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Why Maple Leaf pushed Canada Bread toward the checkout counter

It should come as no surprise that Maple Leaf Foods Inc. is exploring options for Canada Bread Co., its publicly traded bakery business, including a possible sale of its 90-per-cent stake. The McCains have been struggling to turn around their food empire for years, but they keep stumbling onto sharp objects.

One problem is that the company operates in two of the slower-growth segments of the food business, amid rising input costs and tighter margins. It has also been tough to pass along costs to major supermarket customers, which are caught in a fierce battle of their own for market share. Worse yet, on the supermarket floor, health-conscious shoppers have been reducing their consumption of packaged meat and bread products, while buying more fresh food. When they do turn to meat and baked goods, they are increasingly looking for items with less fat, lower sugar and cholesterol and more complex carbs.

In the past, CEO Michael McCain has fended off suitors seeking Maple Leaf's bakery operations, arguing that it fit together well with its core meat business (for which he also rejected offers). But with continuing pressure from investors for stronger results and a costly restructuring as the only real alternative, it would be hard to resist legitimate offers this time around. If Maple Leaf can get something of a food fight going among international and domestic bidders, it might even be able to extract a price above Canada Bread's current market value of about $1.7-billion.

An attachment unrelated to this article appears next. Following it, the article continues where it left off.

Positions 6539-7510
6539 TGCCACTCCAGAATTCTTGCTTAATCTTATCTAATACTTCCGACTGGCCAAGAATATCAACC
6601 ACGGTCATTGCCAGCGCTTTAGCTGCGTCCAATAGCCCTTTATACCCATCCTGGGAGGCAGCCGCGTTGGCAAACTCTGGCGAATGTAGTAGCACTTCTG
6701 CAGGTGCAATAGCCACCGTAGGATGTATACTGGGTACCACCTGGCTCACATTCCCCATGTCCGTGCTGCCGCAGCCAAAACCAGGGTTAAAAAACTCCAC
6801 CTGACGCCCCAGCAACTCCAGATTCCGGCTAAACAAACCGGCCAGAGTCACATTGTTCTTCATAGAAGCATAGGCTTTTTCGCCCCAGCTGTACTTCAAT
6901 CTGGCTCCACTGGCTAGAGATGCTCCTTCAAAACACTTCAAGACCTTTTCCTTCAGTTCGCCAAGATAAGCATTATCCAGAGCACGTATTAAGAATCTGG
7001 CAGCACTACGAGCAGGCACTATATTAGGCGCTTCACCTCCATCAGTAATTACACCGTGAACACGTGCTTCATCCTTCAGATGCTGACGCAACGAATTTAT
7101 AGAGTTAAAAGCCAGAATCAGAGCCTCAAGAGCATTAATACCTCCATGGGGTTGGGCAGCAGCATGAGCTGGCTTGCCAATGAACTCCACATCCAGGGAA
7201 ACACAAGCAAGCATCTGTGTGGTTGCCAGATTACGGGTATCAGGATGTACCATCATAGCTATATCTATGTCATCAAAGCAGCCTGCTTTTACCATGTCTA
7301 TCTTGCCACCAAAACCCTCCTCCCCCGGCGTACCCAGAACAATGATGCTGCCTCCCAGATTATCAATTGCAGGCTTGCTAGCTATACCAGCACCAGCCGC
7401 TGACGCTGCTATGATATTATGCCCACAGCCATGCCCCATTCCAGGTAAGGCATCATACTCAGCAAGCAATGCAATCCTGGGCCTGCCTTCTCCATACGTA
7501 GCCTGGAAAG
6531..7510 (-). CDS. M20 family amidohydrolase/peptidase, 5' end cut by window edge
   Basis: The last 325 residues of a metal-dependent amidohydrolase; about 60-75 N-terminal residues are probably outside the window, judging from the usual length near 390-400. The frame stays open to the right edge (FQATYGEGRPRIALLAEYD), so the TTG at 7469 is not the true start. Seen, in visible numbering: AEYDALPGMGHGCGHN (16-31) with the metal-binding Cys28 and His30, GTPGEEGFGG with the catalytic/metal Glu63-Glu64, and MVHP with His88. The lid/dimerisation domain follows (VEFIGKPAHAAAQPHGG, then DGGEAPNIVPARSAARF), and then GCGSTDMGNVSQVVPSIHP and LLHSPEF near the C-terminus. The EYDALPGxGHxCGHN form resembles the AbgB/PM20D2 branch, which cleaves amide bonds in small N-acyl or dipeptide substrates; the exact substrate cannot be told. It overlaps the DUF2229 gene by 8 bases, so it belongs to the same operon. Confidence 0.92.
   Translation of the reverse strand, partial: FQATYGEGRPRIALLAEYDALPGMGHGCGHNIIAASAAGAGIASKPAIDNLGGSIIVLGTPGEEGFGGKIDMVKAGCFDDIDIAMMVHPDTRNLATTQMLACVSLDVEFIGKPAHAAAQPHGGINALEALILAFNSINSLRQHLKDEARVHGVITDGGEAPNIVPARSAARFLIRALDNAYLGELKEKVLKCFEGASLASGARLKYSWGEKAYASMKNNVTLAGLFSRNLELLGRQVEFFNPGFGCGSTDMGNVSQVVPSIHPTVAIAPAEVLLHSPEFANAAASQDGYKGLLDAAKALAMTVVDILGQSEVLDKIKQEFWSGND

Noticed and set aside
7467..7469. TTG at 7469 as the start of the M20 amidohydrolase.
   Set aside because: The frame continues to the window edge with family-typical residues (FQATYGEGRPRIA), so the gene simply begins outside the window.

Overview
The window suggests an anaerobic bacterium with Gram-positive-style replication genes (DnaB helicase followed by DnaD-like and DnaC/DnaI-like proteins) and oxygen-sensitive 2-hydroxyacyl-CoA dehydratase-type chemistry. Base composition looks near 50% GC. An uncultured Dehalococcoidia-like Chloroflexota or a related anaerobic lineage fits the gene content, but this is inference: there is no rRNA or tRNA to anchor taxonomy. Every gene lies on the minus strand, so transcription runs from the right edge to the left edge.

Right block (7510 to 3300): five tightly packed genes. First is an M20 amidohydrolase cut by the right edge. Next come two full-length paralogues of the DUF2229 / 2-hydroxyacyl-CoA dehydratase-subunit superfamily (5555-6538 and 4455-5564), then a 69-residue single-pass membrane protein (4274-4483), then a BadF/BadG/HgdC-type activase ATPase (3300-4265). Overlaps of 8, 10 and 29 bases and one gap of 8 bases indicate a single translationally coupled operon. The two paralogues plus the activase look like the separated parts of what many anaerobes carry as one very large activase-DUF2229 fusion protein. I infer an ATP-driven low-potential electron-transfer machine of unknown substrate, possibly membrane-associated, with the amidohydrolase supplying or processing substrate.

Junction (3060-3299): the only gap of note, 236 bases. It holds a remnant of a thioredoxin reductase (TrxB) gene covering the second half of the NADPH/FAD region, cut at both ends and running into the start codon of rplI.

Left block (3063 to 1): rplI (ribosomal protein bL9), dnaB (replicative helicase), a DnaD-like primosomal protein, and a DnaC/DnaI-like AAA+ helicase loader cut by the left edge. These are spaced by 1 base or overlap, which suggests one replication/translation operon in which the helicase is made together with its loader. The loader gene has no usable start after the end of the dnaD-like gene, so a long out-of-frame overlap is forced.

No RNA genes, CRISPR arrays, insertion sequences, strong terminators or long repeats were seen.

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In the wake of the anti-gluten health craze, that may be a challenge. A U.S. study earlier this year found that nearly 30 per cent of Americans try to steer clear of gluten-loaded bread, pasta and other baked goods, even though the actual number of people who must avoid gluten because of illness or sensitivity may be less than 2 per cent. The gluten-fearing crowd is willing to shell out considerably more money – 242 per cent more, according to a Canadian study – for gluten-free foods.

Food packagers are responding to this lucrative opportunity, as well as other changing consumer tastes. Innovative products that meet a receptive audience can do wonders for the bottom line. But innovation costs big bucks, and it's expensive to keep up with the latest fads.

Speaking of diet fads, the anti-carb crowd has been down on white bread and pasta for years. But now along comes a best-selling book like Grain Brain: The Surprising Truth about Wheat, Carbs, and Sugar — Your Brain's Silent Killers, whose neurologist author, Dr. David Perlmutter argues that avoiding grains, gluten and sugar can ease or eliminate a host of brain disorders from Alzheimer's to depression.

Did any of this play a role in Maple Leaf's decision to put the bakery business on the block? It's hard to believe it wouldn't at least have been on a list of weaknesses, along with higher commodity costs, when assessing Canada Bread's longer-term prospects. But it also may come into play when prospective buyers start kicking the tires. As a result, the business may not bring nearly the return Mr. McCain and his board would like. But Option No. 2, a hugely expensive revamp, doesn't sound like a more appetizing alternative.

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About the Author
Senior Economics Writer and Global Markets Columnist

Brian Milner is a senior economics writer and global markets columnist. In a long career at The Globe and Mail, he has covered diverse business beats, including international trade, the automotive industry, media, debt markets, banking and the business side of sports. More

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